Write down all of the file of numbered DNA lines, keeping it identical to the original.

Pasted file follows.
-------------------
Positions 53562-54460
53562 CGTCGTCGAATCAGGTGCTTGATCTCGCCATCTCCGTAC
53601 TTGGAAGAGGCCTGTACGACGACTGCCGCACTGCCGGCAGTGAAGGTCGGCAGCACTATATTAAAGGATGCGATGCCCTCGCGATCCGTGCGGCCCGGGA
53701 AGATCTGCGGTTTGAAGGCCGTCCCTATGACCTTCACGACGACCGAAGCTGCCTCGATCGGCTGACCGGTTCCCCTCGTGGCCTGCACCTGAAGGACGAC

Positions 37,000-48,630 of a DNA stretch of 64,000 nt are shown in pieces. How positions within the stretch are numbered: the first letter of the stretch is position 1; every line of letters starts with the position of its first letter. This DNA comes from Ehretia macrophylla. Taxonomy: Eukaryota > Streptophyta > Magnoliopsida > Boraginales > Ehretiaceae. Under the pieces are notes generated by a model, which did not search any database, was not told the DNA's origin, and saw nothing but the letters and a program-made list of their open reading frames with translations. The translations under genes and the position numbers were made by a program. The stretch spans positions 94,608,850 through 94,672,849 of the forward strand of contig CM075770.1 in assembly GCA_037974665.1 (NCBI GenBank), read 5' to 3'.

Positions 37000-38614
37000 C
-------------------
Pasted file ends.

Positions 53562-54460
53562 CGTCGTCGAATCAGGTGCTTGATCTCGCCATCTCCGTAC
53601 TTGGAAGAGGCCTGTACGACGACTGCCGCACTGCCGGCAGTGAAGGTCGGCAGCACTATATTAAAGGATGCGATGCCCTCGCGATCCGTGCGGCCCGGGA
53701 AGATCTGCGGTTTGAAGGCCGTCCCTATGACCTTCACGACGACCGAAGCTGCCTCGATCGGCTGACCGGTTCCCCTCGTGGCCTGCACCTGAAGGACGAC

Positions 37,000-48,630 of a DNA stretch of 64,000 nt are shown in pieces. How positions within the stretch are numbered: the first letter of the stretch is position 1; every line of letters starts with the position of its first letter. This DNA comes from Ehretia macrophylla. Taxonomy: Eukaryota > Streptophyta > Magnoliopsida > Boraginales > Ehretiaceae. Under the pieces are notes generated by a model, which did not search any database, was not told the DNA's origin, and saw nothing but the letters and a program-made list of their open reading frames with translations. The translations under genes and the position numbers were made by a program. The stretch spans positions 94,608,850 through 94,672,849 of the forward strand of contig CM075770.1 in assembly GCA_037974665.1 (NCBI GenBank), read 5' to 3'.

Positions 37000-38614
37000 C